No, that's not ;) ... I realized later that it is "The Children" NOT "The Child". For plural of child plus using "the" makes it Barnen
Ah, yes, you can't use it to translate this sentence, but barnet is still = the child :)
ett barn = a child
barnet = the child
barn = children
barnen = the children
Ett barn äter ett äpple. / A child eats an apple.
Barn äter äpplen. / Children eat apples.
Barn is countable, so it needs an article in the singular, like in English. The word "child" can't stand alone.
ok I type it in a lot and I get the translation wrong so I was just wondering
You need to change the form of it depending on its role. Just as in English where you say ”you drink” but ”he drinks” and ”I drank”, so you need to study when it changes and you’ll get it right. If it’s in the present tense for example, it’s always dricker.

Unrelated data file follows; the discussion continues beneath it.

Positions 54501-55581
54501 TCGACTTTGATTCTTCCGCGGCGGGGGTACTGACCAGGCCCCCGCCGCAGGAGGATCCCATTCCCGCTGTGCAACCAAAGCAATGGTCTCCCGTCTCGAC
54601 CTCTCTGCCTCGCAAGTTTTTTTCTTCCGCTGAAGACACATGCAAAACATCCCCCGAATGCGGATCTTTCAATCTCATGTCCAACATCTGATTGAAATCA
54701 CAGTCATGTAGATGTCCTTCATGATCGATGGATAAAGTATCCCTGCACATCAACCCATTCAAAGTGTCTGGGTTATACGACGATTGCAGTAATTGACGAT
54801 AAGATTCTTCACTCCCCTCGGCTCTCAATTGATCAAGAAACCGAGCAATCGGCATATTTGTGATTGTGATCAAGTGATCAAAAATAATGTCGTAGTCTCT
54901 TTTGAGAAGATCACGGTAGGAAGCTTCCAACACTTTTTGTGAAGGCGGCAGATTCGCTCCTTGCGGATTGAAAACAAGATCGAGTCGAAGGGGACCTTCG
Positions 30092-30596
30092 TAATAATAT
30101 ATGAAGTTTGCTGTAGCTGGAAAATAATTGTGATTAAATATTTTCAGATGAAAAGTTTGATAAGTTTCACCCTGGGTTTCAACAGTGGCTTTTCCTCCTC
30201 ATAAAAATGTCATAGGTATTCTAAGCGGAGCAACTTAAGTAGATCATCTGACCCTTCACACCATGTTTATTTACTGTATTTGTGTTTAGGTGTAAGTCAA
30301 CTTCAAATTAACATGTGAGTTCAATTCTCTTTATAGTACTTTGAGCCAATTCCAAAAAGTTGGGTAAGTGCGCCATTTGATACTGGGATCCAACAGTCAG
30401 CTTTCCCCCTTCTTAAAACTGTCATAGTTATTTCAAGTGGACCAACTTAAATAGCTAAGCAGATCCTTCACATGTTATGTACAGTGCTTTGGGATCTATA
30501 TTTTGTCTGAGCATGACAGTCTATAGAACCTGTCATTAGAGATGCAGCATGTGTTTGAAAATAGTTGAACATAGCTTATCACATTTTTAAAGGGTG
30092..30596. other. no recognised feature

Why isn't it only ''barn'' in plural?
''If they end in a consonant, they have no plural ending. ett hus → hus ett barn → barn''.
It is "The Children" NOT "The Child". For plural of child plus using "the" makes it Barnen
what would we say for 'children' then? Barn =singular - Barnet =singular definitive - Barnen = Plural Definitive - ? = Single indefinitve
children = barn
You can tell the difference in a sentence like this one because we wouldn't use an indefinite singular as a subject without an article.
So with barn, it would be either
Barn dricker vatten 'Children drink water'
Ett barn dricker vatten 'A child drinks water'
so let me get this straight, "the children" and "the child" are the same? I've been picking up different parts of different questions so I'm a bit jumbled up.
No, 'the children' is barnen and 'the child' is barnet.
So the whole paradigm is:
ett barn a child
barnet the child
barnen the children
i get confused with barnet and barnen is there any way of defining the two?